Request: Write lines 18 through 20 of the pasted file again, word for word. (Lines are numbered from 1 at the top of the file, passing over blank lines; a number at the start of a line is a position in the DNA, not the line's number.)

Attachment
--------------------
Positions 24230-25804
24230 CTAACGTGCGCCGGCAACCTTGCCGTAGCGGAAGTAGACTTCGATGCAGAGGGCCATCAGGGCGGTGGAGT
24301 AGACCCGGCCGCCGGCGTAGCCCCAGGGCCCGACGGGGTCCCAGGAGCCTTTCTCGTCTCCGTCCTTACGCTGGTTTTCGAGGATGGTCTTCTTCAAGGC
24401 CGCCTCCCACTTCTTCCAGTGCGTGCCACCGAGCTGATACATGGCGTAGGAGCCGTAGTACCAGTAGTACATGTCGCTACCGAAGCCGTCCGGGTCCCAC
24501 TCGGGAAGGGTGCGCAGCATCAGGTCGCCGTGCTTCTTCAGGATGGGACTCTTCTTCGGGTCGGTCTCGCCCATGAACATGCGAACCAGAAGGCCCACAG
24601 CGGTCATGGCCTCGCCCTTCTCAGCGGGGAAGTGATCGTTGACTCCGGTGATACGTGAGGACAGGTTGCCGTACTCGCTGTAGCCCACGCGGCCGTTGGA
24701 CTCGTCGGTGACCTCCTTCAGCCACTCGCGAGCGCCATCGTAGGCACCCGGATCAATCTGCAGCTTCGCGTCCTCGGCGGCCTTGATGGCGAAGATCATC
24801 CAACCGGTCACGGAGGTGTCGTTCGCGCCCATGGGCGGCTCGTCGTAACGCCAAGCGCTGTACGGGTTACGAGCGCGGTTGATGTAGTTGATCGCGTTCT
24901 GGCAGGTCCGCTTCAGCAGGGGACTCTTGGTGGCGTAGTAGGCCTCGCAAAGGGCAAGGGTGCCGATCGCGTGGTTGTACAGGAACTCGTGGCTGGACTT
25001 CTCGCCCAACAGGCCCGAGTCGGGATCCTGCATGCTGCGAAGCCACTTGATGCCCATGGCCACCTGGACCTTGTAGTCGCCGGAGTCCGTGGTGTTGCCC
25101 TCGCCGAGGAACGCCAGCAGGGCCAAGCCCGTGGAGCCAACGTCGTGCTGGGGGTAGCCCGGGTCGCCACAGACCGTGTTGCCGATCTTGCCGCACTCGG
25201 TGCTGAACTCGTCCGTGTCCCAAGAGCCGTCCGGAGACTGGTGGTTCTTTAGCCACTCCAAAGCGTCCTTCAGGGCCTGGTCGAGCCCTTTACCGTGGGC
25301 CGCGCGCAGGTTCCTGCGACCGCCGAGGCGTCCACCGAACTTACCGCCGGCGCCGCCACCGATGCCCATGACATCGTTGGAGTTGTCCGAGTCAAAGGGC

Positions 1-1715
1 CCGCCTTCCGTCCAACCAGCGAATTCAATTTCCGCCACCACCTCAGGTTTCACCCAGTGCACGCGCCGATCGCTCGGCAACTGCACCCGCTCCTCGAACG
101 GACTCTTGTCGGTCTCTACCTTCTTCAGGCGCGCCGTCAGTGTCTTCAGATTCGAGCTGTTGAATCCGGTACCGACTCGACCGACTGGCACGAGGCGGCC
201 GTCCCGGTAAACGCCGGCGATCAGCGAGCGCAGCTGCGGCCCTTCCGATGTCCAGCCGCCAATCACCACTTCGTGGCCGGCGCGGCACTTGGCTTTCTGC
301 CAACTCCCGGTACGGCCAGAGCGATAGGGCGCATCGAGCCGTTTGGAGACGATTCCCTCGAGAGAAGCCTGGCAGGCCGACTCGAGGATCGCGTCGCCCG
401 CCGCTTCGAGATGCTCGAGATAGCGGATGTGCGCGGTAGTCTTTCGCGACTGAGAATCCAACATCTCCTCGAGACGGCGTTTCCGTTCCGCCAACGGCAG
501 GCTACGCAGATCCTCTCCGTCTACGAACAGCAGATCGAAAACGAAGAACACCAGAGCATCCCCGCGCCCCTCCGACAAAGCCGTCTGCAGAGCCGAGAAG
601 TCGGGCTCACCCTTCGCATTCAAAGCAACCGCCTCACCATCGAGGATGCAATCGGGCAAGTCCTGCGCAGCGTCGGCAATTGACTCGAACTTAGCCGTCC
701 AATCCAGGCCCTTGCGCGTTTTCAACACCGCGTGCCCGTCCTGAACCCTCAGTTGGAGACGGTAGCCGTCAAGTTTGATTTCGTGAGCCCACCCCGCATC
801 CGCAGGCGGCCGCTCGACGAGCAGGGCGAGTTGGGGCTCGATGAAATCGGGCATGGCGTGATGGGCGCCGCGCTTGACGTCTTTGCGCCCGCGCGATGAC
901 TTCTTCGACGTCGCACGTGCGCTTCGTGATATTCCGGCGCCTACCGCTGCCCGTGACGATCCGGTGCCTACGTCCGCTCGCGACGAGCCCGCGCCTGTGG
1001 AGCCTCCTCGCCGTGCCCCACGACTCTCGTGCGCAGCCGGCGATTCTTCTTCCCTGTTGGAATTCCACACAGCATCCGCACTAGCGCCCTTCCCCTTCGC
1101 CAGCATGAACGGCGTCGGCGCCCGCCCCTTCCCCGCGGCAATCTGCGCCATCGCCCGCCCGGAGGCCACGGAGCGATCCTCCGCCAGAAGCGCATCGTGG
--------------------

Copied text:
301 CAACTCCCGGTACGGCCAGAGCGATAGGGCGCATCGAGCCGTTTGGAGACGATTCCCTCGAGAGAAGCCTGGCAGGCCGACTCGAGGATCGCGTCGCCCG
401 CCGCTTCGAGATGCTCGAGATAGCGGATGTGCGCGGTAGTCTTTCGCGACTGAGAATCCAACATCTCCTCGAGACGGCGTTTCCGTTCCGCCAACGGCAG
501 GCTACGCAGATCCTCTCCGTCTACGAACAGCAGATCGAAAACGAAGAACACCAGAGCATCCCCGCGCCCCTCCGACAAAGCCGTCTGCAGAGCCGAGAAG